Loss of Public Goods


Handing Over the Reins of Government
Public Goods Post 
For several decades, and out of sight of most Americans, advocates of privatization have been handing over the reins of government to corporations. These moves are almost invariably made on the basis of claims that government – the federal government in particular – is enormous and is constantly growing, and that contracting out costs less. All these claims are false. In reality, the federal civilian workforce has not grown in a half century. In reality, as a percentage of the total US workforce, the federal workforce has been declining since the 1950s. In reality, federal government spending on goods and services has not increased as a percentage of GDP. And in reality, contracting-out often costs much more than federal workers providing the same services directly. Read more…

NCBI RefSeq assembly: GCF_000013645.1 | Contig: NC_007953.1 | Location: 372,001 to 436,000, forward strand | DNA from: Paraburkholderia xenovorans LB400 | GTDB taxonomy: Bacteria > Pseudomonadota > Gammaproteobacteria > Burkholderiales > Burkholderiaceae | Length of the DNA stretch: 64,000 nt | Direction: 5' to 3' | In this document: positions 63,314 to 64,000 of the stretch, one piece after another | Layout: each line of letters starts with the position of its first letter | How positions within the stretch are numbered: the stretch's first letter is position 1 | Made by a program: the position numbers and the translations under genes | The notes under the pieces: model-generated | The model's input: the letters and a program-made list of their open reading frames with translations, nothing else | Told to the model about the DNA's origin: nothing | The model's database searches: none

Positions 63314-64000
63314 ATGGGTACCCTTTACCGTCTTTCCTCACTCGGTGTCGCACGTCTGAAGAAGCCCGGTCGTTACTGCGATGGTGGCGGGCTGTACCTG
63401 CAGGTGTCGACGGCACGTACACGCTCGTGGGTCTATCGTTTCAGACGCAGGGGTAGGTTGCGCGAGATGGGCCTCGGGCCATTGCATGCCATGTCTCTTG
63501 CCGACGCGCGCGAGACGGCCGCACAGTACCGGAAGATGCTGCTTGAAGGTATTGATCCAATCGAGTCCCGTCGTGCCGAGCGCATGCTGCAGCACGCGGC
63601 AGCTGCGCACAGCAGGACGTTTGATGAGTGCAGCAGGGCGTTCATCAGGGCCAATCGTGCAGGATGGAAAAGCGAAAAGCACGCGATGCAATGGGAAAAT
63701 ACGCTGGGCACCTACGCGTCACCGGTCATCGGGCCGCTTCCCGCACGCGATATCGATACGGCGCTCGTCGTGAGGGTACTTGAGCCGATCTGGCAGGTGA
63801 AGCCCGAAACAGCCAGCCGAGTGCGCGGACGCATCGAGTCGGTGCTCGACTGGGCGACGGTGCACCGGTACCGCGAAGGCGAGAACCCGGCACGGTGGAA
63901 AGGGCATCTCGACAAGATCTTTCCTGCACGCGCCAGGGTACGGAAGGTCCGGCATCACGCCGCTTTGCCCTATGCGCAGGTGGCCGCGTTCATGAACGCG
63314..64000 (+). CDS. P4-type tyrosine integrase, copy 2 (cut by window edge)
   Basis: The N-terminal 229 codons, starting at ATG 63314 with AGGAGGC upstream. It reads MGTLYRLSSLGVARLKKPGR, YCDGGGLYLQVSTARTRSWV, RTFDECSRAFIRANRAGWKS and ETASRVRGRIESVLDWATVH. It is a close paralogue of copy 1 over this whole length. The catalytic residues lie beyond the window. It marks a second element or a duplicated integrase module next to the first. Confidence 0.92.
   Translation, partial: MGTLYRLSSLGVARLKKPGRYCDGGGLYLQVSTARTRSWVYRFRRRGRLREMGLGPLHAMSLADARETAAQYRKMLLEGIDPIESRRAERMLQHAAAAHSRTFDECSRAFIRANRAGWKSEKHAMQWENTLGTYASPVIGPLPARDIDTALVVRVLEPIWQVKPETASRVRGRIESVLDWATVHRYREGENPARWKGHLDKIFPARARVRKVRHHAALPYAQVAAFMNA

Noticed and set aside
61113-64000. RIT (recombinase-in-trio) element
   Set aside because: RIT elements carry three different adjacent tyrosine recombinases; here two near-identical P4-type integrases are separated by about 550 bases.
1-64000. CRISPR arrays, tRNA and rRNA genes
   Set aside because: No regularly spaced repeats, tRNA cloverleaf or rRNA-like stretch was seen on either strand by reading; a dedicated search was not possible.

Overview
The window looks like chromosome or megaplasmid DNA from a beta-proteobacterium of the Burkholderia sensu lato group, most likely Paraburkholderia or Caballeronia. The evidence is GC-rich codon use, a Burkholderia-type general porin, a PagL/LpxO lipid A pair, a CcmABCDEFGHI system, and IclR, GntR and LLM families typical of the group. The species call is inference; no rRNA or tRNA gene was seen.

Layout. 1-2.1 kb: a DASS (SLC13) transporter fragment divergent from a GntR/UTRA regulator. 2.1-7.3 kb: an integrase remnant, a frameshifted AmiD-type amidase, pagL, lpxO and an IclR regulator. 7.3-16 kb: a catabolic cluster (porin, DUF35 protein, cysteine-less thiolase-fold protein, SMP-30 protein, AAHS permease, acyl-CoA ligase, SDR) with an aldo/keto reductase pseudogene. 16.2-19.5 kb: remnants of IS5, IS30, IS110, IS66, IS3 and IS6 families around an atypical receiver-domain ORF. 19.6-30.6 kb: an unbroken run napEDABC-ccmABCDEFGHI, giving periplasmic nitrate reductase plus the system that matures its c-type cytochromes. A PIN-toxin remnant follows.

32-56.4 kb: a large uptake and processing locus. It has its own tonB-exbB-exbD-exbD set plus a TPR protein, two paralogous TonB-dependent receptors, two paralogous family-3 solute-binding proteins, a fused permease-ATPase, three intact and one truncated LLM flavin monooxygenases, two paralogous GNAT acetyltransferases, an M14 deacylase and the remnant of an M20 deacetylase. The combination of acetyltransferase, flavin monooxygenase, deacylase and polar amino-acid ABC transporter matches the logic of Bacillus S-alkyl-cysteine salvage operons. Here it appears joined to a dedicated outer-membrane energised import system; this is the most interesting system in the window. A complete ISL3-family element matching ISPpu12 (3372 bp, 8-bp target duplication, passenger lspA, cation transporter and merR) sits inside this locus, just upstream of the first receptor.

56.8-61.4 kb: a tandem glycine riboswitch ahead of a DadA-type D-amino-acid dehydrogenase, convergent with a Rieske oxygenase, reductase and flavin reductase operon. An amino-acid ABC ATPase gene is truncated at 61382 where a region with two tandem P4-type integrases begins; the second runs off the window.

Public Goods: What You Need to Know, and Why
Public Goods Post 
Things have changed. Since the November 2016 election we need a new vocabulary, more than ever. If we are going to preserve the myriad essential public services, benefits and protections that we all need, then we have to give them a name – so we can talk about them and act to keep them. Otherwise, how can we comprehend and preserve the multitude of essential products that come from what we call “government,” long maligned and now so threatened? A name for all those things we get and use daily, and the name we need in public discourse, is “public goods.” Read more…

The Public Economy in Crisis
Public Goods Post